Fire. Flooding, Accidents at work. These are the kind of things that can keep you awake at night when you’re setting up a company. None of us wants to think of the worst-case scenario, but the fact is keeping you and any staff safe at work is a primary obligation for a small business owner. Good practice in matters of health and safety makes excellent business sense – it can protect you and your workers, maintain your reputation and reduce your insurance premiums and legal costs. There’s a lot to consider, so here’s how to make health and safety simple:
Author Your Policy
The first step is to write a formal health and safety policy. It doesn’t have to be overly complicated, but it does need to state who does what, when and how. If you have fewer than five employees, it doesn’t need to be written by law – but it might be a good idea to start as you mean to go on. This policy must regularly be reviewed by you and your staff to make sure it’s up to date.
Manage the risks in your business
Start by conducting a thorough risk assessment – there are templates available online or you can hire an expert. This is your chance to identify sensible measures to prevent harm to your business and staff. What those are will depend on the nature of your operations – for example, if you run a graphic design agency its likely to be low-risk, whereas businesses with warehousing facilities may need to source machines for fire installation systems as part of their process. Remember to consider risks to different types of employees – for example, expectant mothers or those with disabilities. Also, consider anyone who is not a direct employee, but spends time in the business regularly, such as contractors, visitors or maintenance workers. If you share a workspace with another company, consider how you affect each other and work together to make sure controls are in place.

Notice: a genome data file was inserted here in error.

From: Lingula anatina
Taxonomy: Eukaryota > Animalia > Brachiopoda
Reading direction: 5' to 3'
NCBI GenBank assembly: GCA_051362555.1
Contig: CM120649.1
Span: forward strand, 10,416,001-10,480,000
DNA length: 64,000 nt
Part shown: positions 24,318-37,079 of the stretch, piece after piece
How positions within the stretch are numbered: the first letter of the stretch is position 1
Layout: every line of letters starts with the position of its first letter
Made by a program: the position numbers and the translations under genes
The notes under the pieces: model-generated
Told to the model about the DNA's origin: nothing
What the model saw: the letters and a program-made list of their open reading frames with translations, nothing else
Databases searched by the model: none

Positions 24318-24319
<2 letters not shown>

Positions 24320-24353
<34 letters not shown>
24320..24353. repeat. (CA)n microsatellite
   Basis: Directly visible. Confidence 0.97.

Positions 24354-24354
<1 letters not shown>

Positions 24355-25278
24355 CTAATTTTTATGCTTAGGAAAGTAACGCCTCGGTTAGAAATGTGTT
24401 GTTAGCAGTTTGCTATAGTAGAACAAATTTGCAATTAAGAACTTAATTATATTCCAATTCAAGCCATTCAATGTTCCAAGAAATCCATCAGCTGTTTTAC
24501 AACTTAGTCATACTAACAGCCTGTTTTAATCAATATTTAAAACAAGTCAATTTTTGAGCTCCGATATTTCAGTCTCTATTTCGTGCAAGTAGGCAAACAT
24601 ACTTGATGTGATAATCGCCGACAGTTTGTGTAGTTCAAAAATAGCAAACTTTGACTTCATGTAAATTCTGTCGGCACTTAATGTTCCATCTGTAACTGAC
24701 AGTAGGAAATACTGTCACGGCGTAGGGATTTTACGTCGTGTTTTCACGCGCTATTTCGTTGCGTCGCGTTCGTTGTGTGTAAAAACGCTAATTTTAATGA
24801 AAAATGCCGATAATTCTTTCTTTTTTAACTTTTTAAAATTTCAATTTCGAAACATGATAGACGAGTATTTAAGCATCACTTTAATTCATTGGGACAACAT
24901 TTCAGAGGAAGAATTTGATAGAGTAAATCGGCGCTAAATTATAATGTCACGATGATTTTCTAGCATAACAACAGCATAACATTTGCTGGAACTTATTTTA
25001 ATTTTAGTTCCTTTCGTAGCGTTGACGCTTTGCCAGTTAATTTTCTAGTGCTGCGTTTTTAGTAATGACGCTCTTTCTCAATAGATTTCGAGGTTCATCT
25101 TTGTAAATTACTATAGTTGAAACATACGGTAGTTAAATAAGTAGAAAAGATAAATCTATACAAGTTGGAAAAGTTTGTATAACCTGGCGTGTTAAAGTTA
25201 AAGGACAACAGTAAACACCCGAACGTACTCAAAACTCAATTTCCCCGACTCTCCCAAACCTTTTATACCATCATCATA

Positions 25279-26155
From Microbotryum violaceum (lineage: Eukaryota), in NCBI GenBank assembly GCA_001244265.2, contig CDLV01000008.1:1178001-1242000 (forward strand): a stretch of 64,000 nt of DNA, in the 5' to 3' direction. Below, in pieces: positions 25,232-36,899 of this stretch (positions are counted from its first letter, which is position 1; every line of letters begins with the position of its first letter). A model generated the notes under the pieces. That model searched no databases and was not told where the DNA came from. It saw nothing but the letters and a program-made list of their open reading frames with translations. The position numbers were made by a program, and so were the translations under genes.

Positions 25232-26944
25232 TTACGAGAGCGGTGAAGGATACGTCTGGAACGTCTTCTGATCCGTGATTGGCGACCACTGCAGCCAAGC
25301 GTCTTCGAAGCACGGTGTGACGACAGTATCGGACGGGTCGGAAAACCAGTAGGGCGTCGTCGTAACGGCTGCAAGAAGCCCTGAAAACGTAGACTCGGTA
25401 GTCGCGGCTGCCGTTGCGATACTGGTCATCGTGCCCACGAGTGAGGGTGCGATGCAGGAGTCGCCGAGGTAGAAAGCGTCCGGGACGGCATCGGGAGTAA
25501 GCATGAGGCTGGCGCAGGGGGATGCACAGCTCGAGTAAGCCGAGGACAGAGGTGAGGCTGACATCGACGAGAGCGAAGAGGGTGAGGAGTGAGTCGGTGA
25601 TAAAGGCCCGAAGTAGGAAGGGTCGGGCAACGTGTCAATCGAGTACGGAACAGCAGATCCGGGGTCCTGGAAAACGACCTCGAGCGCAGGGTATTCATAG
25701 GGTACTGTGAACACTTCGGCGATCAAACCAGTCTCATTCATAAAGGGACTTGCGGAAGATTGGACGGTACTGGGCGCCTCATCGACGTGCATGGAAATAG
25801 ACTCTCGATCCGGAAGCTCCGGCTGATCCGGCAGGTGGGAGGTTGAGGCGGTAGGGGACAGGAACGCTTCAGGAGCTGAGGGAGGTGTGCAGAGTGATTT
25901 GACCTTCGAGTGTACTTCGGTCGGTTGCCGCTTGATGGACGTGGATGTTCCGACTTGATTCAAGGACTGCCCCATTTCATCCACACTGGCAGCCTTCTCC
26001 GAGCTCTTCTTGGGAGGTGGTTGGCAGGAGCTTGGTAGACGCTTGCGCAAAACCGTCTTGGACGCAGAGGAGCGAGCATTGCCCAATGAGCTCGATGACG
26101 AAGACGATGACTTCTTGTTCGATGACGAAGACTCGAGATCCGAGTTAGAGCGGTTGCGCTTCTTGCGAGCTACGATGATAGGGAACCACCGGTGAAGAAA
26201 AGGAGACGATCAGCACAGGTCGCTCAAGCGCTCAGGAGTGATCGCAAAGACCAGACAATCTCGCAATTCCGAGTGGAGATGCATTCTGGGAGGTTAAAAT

Consult Your Employees
If you work with others, make sure they are consulted as part of the process – they may provide invaluable feedback on specific working conditions they face. Make sure they are equipped with the right training – depending on the level of risk that could be as simple as an online document or require a training course. Keep a record of the training as part of the employee file. Make sure you have the right equipment in place for them and think about ventilation, lighting, room temperature and cleanliness, as well as setting up a first-aid station and an accident log.
Make Sure You’re Insured
Employer’s liability insurance is an absolute essential to avoid costly litigation if anything goes wrong, Approach a specialist broker or trade association to get the best deal. Often, it can be bought as part of a package that covers a range of different business needs.
With these simple steps, you can cover the welfare of your business and know that you are all prepared for anything – and with that out of the way, focusing on the day-to-day running becomes much easier.